More renters spending more on rent
An updated housing and homelessness plan for the Haliburton County and the City of Kawartha Lakes shows that people who rent living accommodations are spending more and more of their income on those accommodations.
In November, county councillors heard a presentation on and accepted an updated housing and homelessness plan for the municipalities from Hope Lee, manager of human services for the City of Kawartha Lakes. The City of Kawartha Lakes is the social services manager for Haliburton County, overseeing programming and administering funding.
The plan, entitled Building Stronger Communities, lays out housing goals and strategies for housing for the years 2020 through 2029.
Housing is considered to be affordable if housing costs – rent or mortgage payments – consume less than 30 per cent of a household’s gross income. The plan shows that between 2011 and 2016, the percentage of renters in Haliburton County spending more than 30 per cent of their income grew from 38.7 to 49.5, meaning that almost half of renters in the county are living in housing that is not considered affordable for them.
“The average market rent for an occupied unit has increased approximately 20 per cent since 2010 while vacancy rates decrease,” the plan reads.
For Haliburton County, a low-income rental household, one with an income at or below the 30th percentile, is considered one with an income of $21,000 or less per year. An affordable rent for that household would mean a monthly rent of $520 or less. A low-income home-owning household is considered one with an income $39,400 or less per year, and an affordable house price for that household would be a home costing $139,800 or less. A middle-income rental household, one with an income between the 30th and 60th percentile, is one with an income between $21,000 and $36,600 per year, with affordable monthly rent considered between $520 and $920. A middle-income home-owning household is one with an income between $39,400 and $72,300, with affordable house prices between $139,800 and $259,500.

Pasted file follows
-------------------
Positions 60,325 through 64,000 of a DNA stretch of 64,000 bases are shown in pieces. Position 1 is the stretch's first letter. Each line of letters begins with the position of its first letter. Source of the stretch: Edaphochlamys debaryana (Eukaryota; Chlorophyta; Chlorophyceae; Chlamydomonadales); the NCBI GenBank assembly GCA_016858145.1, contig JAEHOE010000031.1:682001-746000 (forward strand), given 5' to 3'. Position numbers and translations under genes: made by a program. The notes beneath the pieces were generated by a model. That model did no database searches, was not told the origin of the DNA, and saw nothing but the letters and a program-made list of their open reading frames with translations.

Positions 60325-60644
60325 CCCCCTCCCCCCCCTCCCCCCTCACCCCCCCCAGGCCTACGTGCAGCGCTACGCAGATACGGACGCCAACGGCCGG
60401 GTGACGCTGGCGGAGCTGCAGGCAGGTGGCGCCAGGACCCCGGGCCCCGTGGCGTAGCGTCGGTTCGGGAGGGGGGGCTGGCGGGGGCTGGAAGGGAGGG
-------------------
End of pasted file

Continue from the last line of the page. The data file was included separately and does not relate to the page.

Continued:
Combined, there are nearly 1,700 households on the waiting list for subsidized housing in the county and city, a 375 per cent increase since 2013. Of more than 1,000 subsidized rental units in the two municipalities, fewer than 100 vacate annually, meaning the average wait time is now more than four years long, and households applying today may wait as long as seven years.
According to a homelessness survey conducted by the city, the number of chronically homeless people in Haliburton County and the City of Kawartha Lakes combined hovers around 60, chronic homelessness meaning that someone is without a place of their own to live for six or more months in a year.
The survey asked respondents what the most important thing for the city to know was, regarding housing and homelessness programs and services. The top responses were affordable rents, preferably geared to income; the lack of affordable housing options; having rent caps or rent controls; assistance for people to manage existing housing; and public transportation.
In terms of housing targets, three models were developed and presented to the councils of Haliburton County and the City of Kawartha Lakes, respectively. Those models were essentially the status quo, which is not meeting housing needs, a middle option that would not eliminate housing needs but seek to improve the availability gap, or an “ideal” option, which should meet forecasted housing needs in the next decade.
“The recommended target was the ideal model as it provides direction and supports planning to identify how affordable housing demand can be met over the next 10 years,” reads a report from Lee.
Both councils endorsed the ideal model in the fall, with the council for the City of Kawartha Lakes pledging to create 1,280 units by 2029, and Haliburton County 750 units by 2029. Algonquin Highlands Mayor Carol Moffatt has suggested the county look at creating a housing task force at the upper-tier level.